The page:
October 22, 2018 | ° F

Java and Justice open mic spreads activism through art

Photo by Georgette Stillman |

Student performers strayed from the typical open mic last night by merging music, poetry and social activism.

Last Monday evening, students took to Trayes Hall in the Douglass Student Center to listen in on an open mic night featuring eight performers in the name of social justice.

This happened at the annual "Java and Justice," hosted by the Douglass Residential College Peer Academic Leaders (PAL) as part of the "16 Days Campaign."

The international campaign is a 24-year-old movement run by the Center for Women’s Global Leadership, according to their website. The event runs for 16 days, from Nov. 25 to Dec. 10.

The theme for the campaign this year is, "From Peace in Home to Peace in the World: Make Education Safe for All."

"Java and Justice" ran for one hour and 15 minutes, including two five-minute intermissions between performers, where students were asked to tweet the answers to questions concerning the theme using the hashtags, #JavaAndJustice and #16DaysCampaign.

The event involved eight student performers, with performances ranging from spoken word poetry, a guitar-accompanied Coldplay cover and a performance from the Rutgers Belly Dance Troupe.

Malikka Hutchins, a School of Arts and Sciences junior, performed spoken word poetry.

She felt inspired to perform at the event because of her personal experiences of being black, Muslim and a woman.

Hutchins recently took a poetry class here at the University in the past year, and said it felt good to finally give a voice to pressing issues.

“It’s actually been a year since I last performed, and (upon) hearing what ‘Java and Justice’ was about, I felt that I needed to contribute some of my work,” Hutchins said. “I hope (the audience) had the chance to see things from a different perspective … and understand what other people might be going through.”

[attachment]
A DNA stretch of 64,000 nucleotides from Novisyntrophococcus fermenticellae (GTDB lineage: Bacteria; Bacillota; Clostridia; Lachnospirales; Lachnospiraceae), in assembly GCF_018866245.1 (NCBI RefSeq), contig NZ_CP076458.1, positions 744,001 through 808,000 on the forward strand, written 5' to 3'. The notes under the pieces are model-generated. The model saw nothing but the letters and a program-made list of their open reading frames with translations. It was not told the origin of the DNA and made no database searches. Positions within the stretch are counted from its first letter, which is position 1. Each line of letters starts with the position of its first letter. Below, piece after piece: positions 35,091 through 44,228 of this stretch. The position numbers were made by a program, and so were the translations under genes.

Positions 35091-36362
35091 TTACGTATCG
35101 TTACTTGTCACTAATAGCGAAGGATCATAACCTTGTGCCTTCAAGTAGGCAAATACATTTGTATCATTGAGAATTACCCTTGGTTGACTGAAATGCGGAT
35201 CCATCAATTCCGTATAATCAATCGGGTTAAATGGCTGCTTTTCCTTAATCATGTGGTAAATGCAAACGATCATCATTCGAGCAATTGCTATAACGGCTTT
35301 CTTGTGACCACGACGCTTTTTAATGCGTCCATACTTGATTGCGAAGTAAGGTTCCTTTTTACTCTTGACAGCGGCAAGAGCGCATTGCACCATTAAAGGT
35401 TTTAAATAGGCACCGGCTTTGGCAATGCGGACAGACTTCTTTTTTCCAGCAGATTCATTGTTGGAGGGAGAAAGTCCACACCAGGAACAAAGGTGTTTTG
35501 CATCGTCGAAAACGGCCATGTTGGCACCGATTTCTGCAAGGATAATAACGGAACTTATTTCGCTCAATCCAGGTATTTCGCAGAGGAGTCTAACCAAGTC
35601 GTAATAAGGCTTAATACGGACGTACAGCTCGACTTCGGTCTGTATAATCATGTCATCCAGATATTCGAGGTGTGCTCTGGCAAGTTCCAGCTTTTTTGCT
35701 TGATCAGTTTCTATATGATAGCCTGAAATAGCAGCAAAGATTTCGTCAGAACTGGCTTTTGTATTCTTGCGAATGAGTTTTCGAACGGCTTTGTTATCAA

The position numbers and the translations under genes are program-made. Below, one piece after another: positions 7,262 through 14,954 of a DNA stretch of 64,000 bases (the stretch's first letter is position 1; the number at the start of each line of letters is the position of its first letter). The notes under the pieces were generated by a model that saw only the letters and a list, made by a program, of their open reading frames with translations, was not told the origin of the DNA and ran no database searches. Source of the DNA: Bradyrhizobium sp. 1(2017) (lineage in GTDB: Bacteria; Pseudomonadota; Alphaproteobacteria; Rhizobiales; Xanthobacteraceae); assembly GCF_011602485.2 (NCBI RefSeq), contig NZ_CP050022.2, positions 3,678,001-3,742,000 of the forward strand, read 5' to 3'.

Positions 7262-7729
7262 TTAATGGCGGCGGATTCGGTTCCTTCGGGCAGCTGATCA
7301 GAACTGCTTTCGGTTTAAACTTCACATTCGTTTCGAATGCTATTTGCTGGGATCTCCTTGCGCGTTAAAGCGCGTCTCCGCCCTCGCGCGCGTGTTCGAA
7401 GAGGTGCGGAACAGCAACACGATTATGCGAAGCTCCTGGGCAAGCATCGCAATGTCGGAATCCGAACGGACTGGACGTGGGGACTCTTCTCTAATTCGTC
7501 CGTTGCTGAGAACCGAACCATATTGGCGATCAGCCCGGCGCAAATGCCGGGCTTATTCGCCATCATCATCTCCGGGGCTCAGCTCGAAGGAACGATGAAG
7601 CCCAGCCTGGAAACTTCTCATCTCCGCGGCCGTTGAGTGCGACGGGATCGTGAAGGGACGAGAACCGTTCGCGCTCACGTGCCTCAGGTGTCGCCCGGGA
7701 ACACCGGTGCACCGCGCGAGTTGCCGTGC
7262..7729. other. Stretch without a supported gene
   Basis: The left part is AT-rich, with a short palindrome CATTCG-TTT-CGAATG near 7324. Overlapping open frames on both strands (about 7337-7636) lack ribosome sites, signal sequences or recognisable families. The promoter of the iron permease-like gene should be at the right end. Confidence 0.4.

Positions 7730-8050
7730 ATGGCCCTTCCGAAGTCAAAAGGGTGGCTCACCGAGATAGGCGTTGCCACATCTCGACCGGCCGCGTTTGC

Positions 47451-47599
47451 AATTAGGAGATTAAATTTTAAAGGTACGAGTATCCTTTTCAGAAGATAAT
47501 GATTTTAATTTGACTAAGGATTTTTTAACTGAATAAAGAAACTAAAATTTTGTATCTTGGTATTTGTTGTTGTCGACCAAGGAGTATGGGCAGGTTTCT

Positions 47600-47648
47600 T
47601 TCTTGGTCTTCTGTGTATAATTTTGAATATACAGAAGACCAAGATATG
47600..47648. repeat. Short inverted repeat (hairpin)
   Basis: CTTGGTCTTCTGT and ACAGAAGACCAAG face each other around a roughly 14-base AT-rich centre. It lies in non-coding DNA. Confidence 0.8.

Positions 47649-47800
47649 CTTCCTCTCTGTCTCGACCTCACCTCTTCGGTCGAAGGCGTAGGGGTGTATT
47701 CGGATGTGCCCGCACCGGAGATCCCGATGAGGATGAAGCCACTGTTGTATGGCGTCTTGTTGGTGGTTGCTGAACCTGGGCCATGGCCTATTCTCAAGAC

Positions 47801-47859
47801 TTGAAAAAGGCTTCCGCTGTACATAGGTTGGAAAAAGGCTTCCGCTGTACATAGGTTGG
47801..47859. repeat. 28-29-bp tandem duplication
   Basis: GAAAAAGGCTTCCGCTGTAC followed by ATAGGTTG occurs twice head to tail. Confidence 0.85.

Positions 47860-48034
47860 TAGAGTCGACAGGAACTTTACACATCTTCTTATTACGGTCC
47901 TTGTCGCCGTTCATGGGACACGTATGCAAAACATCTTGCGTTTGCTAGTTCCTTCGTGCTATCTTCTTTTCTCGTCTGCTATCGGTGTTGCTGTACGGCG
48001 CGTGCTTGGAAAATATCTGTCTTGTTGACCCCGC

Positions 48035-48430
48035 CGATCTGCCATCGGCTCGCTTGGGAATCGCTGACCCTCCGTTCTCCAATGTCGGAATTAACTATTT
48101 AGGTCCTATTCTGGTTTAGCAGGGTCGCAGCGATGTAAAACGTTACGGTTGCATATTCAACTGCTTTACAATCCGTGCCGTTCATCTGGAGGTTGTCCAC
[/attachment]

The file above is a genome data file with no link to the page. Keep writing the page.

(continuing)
Hutchins has been writing poetry for 10 years, and performing spoken word poetry for five years, she said.

Tara Dhawan, a School of Arts and Sciences junior, is a PAL and has been actively involved in the coordination of Monday night’s event.

Her responsibilities included coordinating the event along with other PALs and ensuring that the event runs smoothly, she said.

The event was a collaborative effort, with many people coming together to organize it. Along with the PALs, other organizations participated, including the Douglass Residential College (DRC) and the Global Village Learning Center, she said.

The theme for the 16 Days Campaign was chosen because it closely relates to the DRC's theme for the year, Dwahan said.

“We are a part of the DRC, and our college-wide theme this year is poverty and education,” she said. “(The campaign’s theme) fits right into that goal, as socioeconomic status and class play a huge role in the inaccessibility of education (in relation to) young women all over world.”

Since the DRC is a part of the 16 Days Campaign, Dhawan said a foundation of the event is to raise awareness against gender-based violence and gender inequality.

“Looking around, I saw that everyone was engaged, so I would say that (the PALs) were very successful in that, I think this was a passionate, activist-oriented safe space,” she said.

Amber Gourdine, a School of Arts and Sciences senior, attended the event as a member of the DRC.

She appreciated that the performers addressed social issues involving inequality.

“The atmosphere was lively, it was very informative and I enjoyed the environment and being around like-minded individuals,” Gourdine said.

As one of the organizers of the event, Dhawan said that her hope has always been to make sure that it would be a safe space for all parties and that the performers were respected and the audience members were engaged.

She said that she was surprised to see the discussion that the event inspired among the attendees.

“I heard (attendees) who had never actually thought about inaccessibility of education to women, and a lot of people that attended today are apart of the Global Village, so that’s a specialized population,” she said.

Dhawan also heard many conversations among inspired audience-members about moving forward with activism in the future.

“I was very surprised and happy (to see the event) serve as a springboard for more activism that we should be expecting in the future from Douglass women,” she said.

Abigail Lyon

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